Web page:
Posted: Monday 12th May 2014 at 10:42 am

Mobile phones consume 150 megawatts of electricity – VRA

2701sxn0red55k 84fedee2e66faa2f467c393583b00df0 m Mobile phones consume 150 megawatts of electricity   VRA


The charging of mobile phones in the country consumes 150 megawatts of electricity, which is equivalent to the capacity of the Bui Dam, Mr Sam Kwesi Fletcher, the Head of Corporate Communications at the Volta River Authority (VRA), has said.

He said charging a phone’s battery consumed 10 watts of electricity and while it normally took only two hours to charge a phones battery, many phone owners charged their phones throughout the night, bringing the energy consumption of the estimated 15 million mobile phones in the country to “150 million watts (or 150 megawatts) of electricity”.   GHATOF 

Mr Fletcher was speaking at a meeting called by the Ghana Tourism Federation (GHATOF) in Accra to discuss the effects of the energy crisis on the tourism industry. 

Some of the members of the federation, especially the hoteliers, painted a harrowing picture of the financial crunch they were going through as a direct result of high electricity tariffs and irregular supply.

  Wastage
Mr Fletcher said much of the problem had to do with wastage. 

“While from the supply side, that is, from the VRA, Sunon Asogli and Aboadze Thermal plants,  ECG and GRIDCo, wastage accounts for 22 per cent, the stark reality is that consumers waste as much as 30 per cent of electricity. By the last count, there were 27 million mobile phone lines connected; that is, two million lines more than the 25 million population. 

“The effect of this increased domestic consumption, coupled with intensified industrialisation, is that while in the past one cargo of light crude, equivalent to 400,000 barrels, imported at a cost of US$60 million to produce electricity lasted 90 days, today that same quantity lasts only 20 days. So it is no exaggeration when we say that 98 per cent of VRA’s revenue goes to buy crude oil to produce electricity,” he stated.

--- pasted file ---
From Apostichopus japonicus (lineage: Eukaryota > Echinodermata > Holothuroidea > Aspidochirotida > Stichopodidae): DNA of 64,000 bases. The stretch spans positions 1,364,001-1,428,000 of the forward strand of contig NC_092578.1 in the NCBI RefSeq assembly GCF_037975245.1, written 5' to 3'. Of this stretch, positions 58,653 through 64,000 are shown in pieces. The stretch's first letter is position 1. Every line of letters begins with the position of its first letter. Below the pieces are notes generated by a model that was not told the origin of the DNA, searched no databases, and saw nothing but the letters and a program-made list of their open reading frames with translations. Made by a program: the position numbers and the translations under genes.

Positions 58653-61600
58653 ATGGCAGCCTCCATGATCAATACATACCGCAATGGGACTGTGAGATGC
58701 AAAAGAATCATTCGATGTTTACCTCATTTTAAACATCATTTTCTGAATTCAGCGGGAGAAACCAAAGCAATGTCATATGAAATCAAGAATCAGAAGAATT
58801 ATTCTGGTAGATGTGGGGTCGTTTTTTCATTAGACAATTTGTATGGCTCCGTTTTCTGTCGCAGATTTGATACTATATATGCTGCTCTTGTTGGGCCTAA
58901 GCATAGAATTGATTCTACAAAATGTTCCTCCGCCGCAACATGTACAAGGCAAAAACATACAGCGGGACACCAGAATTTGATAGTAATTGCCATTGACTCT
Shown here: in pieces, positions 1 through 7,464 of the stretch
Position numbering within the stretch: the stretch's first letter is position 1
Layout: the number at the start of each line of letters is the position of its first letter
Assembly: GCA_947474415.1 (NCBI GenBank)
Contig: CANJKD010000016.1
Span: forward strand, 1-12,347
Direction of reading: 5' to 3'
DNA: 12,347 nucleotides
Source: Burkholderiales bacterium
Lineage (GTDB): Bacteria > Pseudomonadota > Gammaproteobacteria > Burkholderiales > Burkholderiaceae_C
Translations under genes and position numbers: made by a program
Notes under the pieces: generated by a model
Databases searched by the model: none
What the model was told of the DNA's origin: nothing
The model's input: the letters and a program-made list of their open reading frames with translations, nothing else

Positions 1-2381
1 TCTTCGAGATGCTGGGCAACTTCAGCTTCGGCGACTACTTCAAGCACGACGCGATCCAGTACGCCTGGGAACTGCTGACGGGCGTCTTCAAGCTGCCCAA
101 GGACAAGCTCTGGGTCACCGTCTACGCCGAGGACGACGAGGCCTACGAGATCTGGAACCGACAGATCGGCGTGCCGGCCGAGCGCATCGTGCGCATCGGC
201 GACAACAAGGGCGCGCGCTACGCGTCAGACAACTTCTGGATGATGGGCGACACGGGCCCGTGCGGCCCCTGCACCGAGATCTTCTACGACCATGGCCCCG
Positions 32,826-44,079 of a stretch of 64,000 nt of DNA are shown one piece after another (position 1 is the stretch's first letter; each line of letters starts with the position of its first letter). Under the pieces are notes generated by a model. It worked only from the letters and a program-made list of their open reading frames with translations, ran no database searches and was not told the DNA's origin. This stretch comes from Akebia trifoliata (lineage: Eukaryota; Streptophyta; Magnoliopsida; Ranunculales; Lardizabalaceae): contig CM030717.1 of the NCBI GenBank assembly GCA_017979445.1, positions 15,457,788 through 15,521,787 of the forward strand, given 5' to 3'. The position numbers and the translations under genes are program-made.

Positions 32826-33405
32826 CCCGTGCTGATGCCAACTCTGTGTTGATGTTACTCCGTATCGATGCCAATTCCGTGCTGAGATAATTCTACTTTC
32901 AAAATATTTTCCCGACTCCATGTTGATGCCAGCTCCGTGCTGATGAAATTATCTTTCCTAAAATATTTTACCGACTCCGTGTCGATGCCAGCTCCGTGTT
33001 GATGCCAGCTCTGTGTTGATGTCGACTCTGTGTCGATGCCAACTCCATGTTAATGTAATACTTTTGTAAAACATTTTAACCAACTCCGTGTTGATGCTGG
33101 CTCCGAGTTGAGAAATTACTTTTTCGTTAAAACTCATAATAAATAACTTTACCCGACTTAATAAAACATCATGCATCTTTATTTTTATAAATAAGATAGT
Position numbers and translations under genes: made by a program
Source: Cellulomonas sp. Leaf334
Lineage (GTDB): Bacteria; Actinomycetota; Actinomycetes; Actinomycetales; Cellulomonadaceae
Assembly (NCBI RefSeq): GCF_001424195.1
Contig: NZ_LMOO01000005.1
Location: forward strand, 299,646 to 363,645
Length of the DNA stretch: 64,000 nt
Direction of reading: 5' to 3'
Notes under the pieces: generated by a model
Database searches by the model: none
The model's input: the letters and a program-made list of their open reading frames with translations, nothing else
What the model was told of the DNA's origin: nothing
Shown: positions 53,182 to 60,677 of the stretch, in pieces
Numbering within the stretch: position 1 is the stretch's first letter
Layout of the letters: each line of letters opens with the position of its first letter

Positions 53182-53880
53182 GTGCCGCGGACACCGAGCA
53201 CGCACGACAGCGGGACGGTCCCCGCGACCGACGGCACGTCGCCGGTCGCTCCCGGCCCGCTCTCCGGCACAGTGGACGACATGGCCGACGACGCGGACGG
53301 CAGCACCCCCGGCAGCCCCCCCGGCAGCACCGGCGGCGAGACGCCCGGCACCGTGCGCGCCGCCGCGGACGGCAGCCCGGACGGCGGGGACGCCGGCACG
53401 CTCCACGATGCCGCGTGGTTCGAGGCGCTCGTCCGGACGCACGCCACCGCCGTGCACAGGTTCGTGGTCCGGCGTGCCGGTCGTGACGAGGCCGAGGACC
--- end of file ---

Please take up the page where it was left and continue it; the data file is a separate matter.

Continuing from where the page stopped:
Solution
The solution, Mr Fletcher said, lay in the regular and constant production or supply of cheaper natural gas, while efforts were intensified to produce alternative sources such as solar and wind energy locally.

On the local production side, he said the coming on stream of the Atuabo Gas Plant was key.  

For his part, Mr Stephen Blay, the acting Director of Research at the Ministry of Energy and Petroleum, said Ghana’s current energy situation was the direct consequence of postponed actions and deferred solutions.

  Financial Crunch
The President of GHATOF, Mr David Nana Anim, said there was urgent need for the government to help reduce the financial crunch being suffered by private operators of tourism plants. 

Dr Herbert Acquaye, the President of the Ghana Hoteliers Association, advocated the granting of concessions to tourism operators to import equipment for the generation of alternative sources of energy.

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